Autogenic therapy was first introduced by a German psychiatrist Johannes Heinrich Schultz in 1932. Autogenic therapy, often referred to as autogenic training, makes use of the body's natural ability to relax in order to treat undesirable mental and physical symptoms. Autogenic training can assist patients seeking treatment to reduce stress and acquire relaxation of the body and mind through the use of breathing techniques, particular vocal stimuli, and mindful meditation.
Autogenic training, which was initially created as a technique for relaxation, has been linked to yoga, hypnosis, and meditation in that it affects the body's autonomic nerve system. The main objective of this type of therapy is to teach patients how to employ their bodies' natural relaxation response on their own, as needed. The word "autogenic" means "self-generating." This technique is taught to participants to help them regulate their emotional reactions to stress as well as physical symptoms including rapid breathing, high blood pressure, and heart rate.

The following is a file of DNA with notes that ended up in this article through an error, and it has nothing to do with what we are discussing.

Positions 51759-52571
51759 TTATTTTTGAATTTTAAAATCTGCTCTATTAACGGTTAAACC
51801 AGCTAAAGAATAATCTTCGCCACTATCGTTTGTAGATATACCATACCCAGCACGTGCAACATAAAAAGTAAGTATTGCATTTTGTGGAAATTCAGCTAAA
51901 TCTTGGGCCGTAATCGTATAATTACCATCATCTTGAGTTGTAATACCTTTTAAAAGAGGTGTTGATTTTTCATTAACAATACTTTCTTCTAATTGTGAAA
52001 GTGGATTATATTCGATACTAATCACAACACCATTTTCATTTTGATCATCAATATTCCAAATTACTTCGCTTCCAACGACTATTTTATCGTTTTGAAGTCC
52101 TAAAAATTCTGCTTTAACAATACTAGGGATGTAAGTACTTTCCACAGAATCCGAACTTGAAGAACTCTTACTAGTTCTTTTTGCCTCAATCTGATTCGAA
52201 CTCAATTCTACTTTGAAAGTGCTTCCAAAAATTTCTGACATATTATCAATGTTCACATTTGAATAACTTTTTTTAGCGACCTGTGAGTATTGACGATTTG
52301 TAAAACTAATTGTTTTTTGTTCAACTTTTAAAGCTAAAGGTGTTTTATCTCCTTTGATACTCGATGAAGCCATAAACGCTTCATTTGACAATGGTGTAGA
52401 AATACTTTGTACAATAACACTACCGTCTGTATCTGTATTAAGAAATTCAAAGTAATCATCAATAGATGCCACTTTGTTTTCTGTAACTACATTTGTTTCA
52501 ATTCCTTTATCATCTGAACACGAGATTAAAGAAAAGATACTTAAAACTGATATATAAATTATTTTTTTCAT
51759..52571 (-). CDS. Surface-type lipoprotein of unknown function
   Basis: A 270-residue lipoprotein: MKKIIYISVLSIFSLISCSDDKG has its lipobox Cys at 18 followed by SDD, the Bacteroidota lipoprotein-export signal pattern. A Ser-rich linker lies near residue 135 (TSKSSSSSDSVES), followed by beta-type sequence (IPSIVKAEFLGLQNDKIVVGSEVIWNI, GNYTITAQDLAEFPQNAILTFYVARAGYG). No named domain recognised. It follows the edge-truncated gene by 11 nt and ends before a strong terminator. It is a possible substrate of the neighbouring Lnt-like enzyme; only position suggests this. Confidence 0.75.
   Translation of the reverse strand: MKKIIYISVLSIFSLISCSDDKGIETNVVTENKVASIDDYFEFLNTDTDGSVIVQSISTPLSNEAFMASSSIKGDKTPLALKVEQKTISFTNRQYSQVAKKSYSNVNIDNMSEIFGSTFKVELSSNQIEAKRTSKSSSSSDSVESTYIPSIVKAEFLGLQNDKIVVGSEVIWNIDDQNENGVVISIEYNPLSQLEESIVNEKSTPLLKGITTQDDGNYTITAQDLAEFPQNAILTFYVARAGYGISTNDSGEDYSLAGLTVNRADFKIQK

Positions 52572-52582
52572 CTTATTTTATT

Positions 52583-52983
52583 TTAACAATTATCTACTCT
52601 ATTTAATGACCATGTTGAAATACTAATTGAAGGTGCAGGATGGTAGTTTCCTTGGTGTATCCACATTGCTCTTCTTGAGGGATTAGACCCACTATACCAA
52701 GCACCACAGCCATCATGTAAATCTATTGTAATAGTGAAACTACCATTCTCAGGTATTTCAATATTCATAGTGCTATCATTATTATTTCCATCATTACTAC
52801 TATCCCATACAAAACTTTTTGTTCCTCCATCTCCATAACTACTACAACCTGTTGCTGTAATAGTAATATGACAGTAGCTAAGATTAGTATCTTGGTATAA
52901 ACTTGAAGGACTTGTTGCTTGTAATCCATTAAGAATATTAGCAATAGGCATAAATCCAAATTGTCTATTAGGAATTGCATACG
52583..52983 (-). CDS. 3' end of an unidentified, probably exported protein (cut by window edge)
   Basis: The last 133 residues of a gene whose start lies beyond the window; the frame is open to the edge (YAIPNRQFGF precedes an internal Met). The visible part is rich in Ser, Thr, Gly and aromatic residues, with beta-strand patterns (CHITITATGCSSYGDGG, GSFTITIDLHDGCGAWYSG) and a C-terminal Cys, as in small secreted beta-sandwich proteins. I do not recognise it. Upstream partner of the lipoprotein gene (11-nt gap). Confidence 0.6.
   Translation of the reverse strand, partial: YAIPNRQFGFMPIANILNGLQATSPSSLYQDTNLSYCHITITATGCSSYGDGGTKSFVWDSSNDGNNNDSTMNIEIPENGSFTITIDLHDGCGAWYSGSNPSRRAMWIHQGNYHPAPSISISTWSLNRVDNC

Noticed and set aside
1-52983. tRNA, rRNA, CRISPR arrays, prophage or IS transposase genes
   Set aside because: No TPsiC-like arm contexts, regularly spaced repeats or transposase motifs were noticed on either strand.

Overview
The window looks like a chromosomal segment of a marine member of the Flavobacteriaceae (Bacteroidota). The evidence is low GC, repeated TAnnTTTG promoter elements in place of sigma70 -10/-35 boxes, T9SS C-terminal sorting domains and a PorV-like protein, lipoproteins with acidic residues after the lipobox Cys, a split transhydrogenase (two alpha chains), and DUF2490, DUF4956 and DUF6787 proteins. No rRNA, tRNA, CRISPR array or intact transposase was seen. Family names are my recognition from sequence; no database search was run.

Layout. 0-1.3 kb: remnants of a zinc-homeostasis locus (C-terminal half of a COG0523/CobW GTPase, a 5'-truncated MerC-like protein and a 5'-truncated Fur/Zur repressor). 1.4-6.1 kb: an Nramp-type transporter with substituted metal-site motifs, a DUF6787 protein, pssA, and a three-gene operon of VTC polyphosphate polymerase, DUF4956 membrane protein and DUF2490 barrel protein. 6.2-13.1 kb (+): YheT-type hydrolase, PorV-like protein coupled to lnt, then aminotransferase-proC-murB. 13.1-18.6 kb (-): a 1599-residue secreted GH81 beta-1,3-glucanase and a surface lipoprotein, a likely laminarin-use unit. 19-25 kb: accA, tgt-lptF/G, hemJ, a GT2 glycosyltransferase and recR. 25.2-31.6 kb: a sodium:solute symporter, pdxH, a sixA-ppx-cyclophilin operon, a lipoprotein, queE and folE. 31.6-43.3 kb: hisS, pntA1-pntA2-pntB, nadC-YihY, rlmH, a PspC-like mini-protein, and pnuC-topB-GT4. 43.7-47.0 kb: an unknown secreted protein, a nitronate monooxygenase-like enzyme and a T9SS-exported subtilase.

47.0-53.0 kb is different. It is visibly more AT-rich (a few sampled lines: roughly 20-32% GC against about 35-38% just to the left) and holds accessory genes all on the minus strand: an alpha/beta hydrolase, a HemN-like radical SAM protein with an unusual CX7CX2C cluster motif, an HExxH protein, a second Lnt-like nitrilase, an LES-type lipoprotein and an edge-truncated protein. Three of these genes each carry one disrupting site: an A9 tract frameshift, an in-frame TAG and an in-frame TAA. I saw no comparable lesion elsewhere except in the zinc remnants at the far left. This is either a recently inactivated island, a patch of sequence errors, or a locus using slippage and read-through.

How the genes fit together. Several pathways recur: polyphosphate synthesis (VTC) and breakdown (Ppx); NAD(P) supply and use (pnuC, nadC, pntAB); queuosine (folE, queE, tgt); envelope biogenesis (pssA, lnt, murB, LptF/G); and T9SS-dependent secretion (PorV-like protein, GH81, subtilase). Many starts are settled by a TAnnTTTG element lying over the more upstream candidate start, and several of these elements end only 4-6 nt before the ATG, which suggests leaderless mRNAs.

Six fundamental strategies are taught to patients throughout treatment at a moderate and steady pace that might last for several months by practitioners who have received certification in this method. The goal of these procedures is to increase a sensation of warmth in the circulatory system and a sense of heaviness in the musculoskeletal system. The patient is also instructed by the therapist to pay attention to their breathing, heartbeat, and other physical sensations. Sessions typically last 15 to 20 minutes, but participants, also known as "trainees," are strongly advised to practice the skills every day at home.